× Home
×

Family Crest and History Search
House of Names
FREE SHIPPING on orders of $85 or more
An excerpt from www.HouseOfNames.com archives copyright 2000 - 2016


The ancient Anglo-Saxon culture of England produced the name of Heir. It was given to a person who was well-known as the heir to a title, fortune, or estate. The name is thought to be derived from the Old French eir, which is itself derived from the Latin heres, meaning "heir."

Heir Early Origins



The surname Heir was first found in Derbyshire, where the ancestral home of the main branch of the Heir family is thought to be located. Early written records of the name Heir have been found in many counties, notably Derbyshire, Wiltshire, and Shropshire. In the early legends of the Eyre family, it was recounted that a Knight named Eyre who fought with Richard the Lionheart at the Battle of Ascalon during the Crusades lost a leg while defending his King, which is why the family still bears a booted leg in its crest.

Another source, mentions that the traditional origin of the name was in circumstance of a Norman knight having at the Battle of Hastings succoured (helped) duke William of Normandy and given him air when he was in danger of suffocation. [1]CITATION[CLOSE]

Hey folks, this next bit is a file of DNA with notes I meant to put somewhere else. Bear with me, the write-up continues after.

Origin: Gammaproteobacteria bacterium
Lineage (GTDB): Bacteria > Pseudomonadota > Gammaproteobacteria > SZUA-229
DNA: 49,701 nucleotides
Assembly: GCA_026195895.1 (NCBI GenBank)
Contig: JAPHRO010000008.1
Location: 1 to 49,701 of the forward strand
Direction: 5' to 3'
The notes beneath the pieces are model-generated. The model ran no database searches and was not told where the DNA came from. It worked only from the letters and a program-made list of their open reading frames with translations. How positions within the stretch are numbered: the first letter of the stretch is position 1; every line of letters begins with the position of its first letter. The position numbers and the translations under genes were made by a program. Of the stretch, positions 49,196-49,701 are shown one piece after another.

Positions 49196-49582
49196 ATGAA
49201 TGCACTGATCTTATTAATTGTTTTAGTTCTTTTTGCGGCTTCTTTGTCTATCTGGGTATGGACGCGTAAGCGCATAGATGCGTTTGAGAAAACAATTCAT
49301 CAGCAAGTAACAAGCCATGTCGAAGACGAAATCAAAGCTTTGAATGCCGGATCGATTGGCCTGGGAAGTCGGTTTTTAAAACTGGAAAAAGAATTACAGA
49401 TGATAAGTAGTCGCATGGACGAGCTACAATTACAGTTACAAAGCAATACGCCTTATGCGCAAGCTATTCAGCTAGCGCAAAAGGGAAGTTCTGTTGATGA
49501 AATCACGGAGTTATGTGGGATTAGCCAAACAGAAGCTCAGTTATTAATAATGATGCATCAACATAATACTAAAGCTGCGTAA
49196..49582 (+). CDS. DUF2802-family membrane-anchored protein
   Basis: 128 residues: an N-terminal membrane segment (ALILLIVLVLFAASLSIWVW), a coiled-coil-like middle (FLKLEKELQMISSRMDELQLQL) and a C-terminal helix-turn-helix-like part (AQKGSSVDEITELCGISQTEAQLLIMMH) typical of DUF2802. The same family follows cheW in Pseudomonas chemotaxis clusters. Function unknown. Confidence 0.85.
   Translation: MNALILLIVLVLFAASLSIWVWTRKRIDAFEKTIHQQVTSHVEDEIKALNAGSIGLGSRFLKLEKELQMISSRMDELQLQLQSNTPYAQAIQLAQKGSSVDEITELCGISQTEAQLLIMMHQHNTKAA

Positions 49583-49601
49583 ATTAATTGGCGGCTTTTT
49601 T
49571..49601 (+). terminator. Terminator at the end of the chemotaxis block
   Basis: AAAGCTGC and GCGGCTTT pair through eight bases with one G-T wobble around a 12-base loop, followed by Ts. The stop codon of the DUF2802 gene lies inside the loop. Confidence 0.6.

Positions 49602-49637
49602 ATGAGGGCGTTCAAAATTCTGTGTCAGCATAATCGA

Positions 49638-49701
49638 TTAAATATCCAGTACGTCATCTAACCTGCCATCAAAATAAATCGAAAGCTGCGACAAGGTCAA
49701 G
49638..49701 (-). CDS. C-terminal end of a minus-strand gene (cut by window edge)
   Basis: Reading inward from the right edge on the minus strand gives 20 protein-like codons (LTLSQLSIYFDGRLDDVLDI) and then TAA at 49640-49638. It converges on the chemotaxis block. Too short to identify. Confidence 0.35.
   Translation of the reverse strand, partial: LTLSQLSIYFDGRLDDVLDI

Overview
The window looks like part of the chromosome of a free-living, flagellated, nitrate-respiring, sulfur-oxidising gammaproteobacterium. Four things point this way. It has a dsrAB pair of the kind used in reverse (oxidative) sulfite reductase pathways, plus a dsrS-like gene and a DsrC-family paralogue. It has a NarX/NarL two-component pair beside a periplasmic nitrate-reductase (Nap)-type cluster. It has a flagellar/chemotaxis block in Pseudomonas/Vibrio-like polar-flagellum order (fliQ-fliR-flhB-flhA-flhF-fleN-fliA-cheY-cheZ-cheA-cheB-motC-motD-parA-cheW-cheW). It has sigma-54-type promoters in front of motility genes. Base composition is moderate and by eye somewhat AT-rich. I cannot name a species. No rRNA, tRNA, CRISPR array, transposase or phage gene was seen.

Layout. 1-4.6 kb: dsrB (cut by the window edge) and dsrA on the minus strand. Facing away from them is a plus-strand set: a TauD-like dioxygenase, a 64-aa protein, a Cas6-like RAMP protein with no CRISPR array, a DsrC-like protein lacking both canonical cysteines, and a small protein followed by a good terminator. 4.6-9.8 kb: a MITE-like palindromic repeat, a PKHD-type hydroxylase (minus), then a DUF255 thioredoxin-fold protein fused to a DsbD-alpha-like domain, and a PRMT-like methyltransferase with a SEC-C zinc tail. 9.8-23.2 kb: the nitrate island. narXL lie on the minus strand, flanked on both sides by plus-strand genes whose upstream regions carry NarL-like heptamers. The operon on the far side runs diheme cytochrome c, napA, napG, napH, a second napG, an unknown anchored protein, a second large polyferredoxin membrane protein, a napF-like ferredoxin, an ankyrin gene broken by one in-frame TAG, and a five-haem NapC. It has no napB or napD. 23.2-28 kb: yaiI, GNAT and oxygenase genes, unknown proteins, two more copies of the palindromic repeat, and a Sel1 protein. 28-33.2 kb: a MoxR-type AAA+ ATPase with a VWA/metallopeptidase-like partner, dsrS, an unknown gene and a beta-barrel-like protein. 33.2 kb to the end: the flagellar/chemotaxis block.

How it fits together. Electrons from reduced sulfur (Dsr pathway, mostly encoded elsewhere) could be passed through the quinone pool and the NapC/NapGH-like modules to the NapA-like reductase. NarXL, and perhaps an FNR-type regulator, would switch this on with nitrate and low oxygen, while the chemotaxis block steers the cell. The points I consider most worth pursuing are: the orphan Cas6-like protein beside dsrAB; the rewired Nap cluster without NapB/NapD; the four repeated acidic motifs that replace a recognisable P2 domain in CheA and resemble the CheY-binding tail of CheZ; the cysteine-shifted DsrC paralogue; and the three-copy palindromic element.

Lowe, Mark Anthony, Patronymica Britannica, A Dictionary of Family Names of the United Kingdom. London: John Russel Smith, 1860. Print.

"The Eyres appear as witnesses to charters in the Peak of Derbyshire in the remotest period to which private charters ascend. The first of the name known is William le Eyre, of Hope, in the reign of Henry III." [2]CITATION[CLOSE]
Shirley, Evelyn Philip, The Noble and Gentle Men of England; The Arms and Descents. Westminster: John Bower Nichols and Sons, 1866, Print.

The chapel in Great Longstone, Derbyshire contains monuments to the "family of Eyre, earls of Newburgh." [3]CITATION[CLOSE]
Lewis, Samuel, A Topographical Dictionary of England. Institute of Historical Research, 1848, Print.


Close

Heir Spelling Variations


Expand

Heir Spelling Variations



One relatively recent invention that did much to standardize English spelling was the printing press. However, before its invention even the most literate people recorded their names according to sound rather than spelling. The spelling variations under which the name Heir has appeared include Eyre, Eyer, Eyers, Eayres, Eyres, Ayer, Ayers,Heyer, Ayr, Air, Aires, Hyer, Hayer, Hoyer and many more.

Close

Heir Early History


Expand

Heir Early History